private splitClient: IClient = null;

  // our list of drinks
  private drinks = [];

  // holds the drink that is the current order
  private currentOrder = null;

  // cream or no cream?
  private withCream = false;

  // the current Split.io treatment
  private treatment = null;

  public openLogin(): void {

  public get authenticated(): boolean {
    return this.$store.getters.authenticated;

  public get username(): string {
    return this.$store.getters.account ? this.$store.getters.account.login : '';

  async getTreatment() {

    // create a configured SplitFactory
    const splitFactory = SplitFactory({
      core: {
        authorizationKey: SPLIT_AUTH_KEY,  // your Split.io auth key
        key: this.username,  // identifier for this treatment (username in this case)
        trafficType: 'user'
      startup: {
        readyTimeout: 1.5 // 1.5 sec

    // create the split client (NOT READY TO USE YET)
    this.splitClient = splitFactory.client();

    // block untli the client is ready
    this.splitClient.on(this.splitClient.Event.SDK_READY, function() {
      // client is ready, get the treatment
      this.treatment = this.splitClient.getTreatment('drink-types');


  // triggered when username changes to update list
  // of drinks and Split.io treatment
  async usernameChanged(newVal: string, oldVal: String) {

    // get treatment from split.io
    await this.getTreatment();

    // call the REST service to load drinks
    await this.loadDrinks();

        // clear the current order
        this.currentOrder = null;


  async loadDrinks() {
    const response = await axios.get('http://localhost:8080/api/coffee-bot/list-drinks');
    if (response && response.status === 200) {
      this.drinks = response.data;
    else {
      this.drinks = [];

  async mounted() {
    await this.getTreatment();
    await this.loadDrinks();

  beforeDestroy() {

}Code language: C# (cs)

The authentication portion of this component came for free with the JHipster bootstrap. The data is loaded from the Spring Boot resource server by the loadDrinks() method, which simply stores the drinks in a local array, cleverly called drinks. This is called when the component is mounted and when the user changes (because the available drinks depends on the treatment, which is keyed on the user). You might notice that this method isn’t passed the username. That’s because the username is being passed to the server in the JWT (JSON Web Token) automatically, handled by Spring Security and the authentication code bootstrapped by JHipster.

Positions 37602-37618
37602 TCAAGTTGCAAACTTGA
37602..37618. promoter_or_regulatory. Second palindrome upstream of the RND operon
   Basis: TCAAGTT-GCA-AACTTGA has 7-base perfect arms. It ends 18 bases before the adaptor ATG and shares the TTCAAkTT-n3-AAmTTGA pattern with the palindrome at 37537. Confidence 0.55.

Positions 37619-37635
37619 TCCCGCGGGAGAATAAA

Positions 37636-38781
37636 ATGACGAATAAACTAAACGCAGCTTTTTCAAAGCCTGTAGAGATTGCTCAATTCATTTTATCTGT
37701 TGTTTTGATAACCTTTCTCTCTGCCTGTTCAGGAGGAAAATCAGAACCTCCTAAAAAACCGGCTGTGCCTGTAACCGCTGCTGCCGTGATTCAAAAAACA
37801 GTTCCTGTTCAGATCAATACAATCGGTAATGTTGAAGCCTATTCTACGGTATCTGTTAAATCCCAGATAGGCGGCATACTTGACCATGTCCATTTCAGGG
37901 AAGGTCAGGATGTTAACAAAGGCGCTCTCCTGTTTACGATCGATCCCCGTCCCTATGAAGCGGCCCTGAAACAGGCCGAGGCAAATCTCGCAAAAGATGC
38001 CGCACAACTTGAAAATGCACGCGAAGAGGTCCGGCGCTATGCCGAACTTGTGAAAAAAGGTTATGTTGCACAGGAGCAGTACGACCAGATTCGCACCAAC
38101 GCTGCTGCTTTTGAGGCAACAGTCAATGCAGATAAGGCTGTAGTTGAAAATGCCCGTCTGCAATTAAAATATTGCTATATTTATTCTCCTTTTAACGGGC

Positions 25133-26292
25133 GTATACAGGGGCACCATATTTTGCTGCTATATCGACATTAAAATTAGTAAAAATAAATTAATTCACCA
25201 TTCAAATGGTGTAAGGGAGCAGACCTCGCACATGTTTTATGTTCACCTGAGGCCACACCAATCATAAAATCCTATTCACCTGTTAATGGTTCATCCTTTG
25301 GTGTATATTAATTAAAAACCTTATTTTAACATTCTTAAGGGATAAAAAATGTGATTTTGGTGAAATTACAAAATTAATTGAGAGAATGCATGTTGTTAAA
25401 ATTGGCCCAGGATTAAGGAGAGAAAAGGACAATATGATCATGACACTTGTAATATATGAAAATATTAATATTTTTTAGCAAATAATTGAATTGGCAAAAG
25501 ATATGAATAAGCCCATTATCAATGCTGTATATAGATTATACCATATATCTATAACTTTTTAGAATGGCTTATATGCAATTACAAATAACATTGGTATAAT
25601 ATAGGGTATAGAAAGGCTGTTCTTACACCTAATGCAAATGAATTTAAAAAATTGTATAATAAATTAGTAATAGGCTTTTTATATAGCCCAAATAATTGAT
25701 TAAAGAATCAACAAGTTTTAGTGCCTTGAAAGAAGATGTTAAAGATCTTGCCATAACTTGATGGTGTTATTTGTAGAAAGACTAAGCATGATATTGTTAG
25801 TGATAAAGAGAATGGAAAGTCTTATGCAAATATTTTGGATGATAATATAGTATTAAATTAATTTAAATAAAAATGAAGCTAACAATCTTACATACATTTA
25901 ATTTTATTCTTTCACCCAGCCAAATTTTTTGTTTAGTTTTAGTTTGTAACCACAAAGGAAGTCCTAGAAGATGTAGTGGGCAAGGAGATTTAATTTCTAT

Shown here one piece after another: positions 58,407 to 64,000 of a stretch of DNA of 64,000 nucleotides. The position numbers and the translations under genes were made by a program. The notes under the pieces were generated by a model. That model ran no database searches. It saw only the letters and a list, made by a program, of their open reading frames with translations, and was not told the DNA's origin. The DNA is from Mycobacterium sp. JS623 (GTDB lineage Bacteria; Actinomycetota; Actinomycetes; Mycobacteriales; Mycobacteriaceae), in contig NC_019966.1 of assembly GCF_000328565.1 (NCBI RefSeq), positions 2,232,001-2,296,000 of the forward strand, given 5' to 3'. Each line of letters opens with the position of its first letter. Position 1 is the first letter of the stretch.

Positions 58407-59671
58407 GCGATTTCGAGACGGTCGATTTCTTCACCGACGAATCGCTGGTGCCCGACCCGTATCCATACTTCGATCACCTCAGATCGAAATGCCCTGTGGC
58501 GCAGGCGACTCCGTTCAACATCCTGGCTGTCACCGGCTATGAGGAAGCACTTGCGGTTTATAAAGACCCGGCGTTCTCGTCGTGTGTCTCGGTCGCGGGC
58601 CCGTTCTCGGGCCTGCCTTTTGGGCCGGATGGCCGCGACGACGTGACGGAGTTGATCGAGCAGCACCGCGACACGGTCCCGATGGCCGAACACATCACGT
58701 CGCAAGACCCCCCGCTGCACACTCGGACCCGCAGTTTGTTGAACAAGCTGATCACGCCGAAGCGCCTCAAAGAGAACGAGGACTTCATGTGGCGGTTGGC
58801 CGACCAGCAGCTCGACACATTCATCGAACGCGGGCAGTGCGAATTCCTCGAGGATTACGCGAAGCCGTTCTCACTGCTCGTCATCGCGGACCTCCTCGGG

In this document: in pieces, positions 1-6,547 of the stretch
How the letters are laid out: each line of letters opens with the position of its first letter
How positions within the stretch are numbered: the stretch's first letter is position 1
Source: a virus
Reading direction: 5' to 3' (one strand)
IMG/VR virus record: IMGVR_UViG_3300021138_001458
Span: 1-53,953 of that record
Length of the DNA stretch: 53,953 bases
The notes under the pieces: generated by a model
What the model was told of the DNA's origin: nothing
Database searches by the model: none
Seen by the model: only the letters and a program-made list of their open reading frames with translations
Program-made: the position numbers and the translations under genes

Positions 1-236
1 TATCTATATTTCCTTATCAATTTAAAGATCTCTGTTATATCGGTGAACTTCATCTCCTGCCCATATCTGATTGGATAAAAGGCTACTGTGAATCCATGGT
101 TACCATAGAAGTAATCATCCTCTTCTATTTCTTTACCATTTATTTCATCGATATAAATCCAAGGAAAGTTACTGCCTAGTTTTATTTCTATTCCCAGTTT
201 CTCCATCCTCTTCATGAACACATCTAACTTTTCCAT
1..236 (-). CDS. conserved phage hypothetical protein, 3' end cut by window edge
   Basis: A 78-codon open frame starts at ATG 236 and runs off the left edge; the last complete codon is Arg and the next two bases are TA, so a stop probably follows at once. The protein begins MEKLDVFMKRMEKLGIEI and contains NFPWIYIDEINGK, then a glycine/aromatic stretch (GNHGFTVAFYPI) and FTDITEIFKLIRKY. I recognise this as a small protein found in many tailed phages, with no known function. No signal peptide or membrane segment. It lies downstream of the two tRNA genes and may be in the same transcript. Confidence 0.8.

The other important function is the usernameChanged() method, which is called when the username property changes. Every time you have a new user, you need to create a new Split client and reload the treatment. You also need to reload the drinks from the server. This method handles all of this.

Take note of the general flow here. First, a SplitFactory is configured using the Split auth key and the new username. This SplitFactory instance is used to create a SplitClient instance. However, the client is not necessarily ready at this point. The code blocks until the SDK_READY event is fired (see code below) before it tries to get the treatment from the SplitClient, otherwise it will just return the control treatment.

// block until SDK is ready
this.splitClient.on(this.splitClient.Event.SDK_READY, function () {
  // ready now, so get treatment
  this.treatment = this.splitClient.getTreatment('drink-types');
}.bind(this));Code language: JavaScript (javascript)

Now update the template file, home.vue, that corresponds with this component.


    <div class="container">
        <div class="home row justify-content-md-center">
            <div class="col-md-6">
                <div class="title">
                    <h1 class="display-4">CoffeeBot!</h1>
                    <p class="lead">Drink coffee!</p>
                    <p>{{username ? username : "anonymous"}}, treatment: {{treatment}}</p>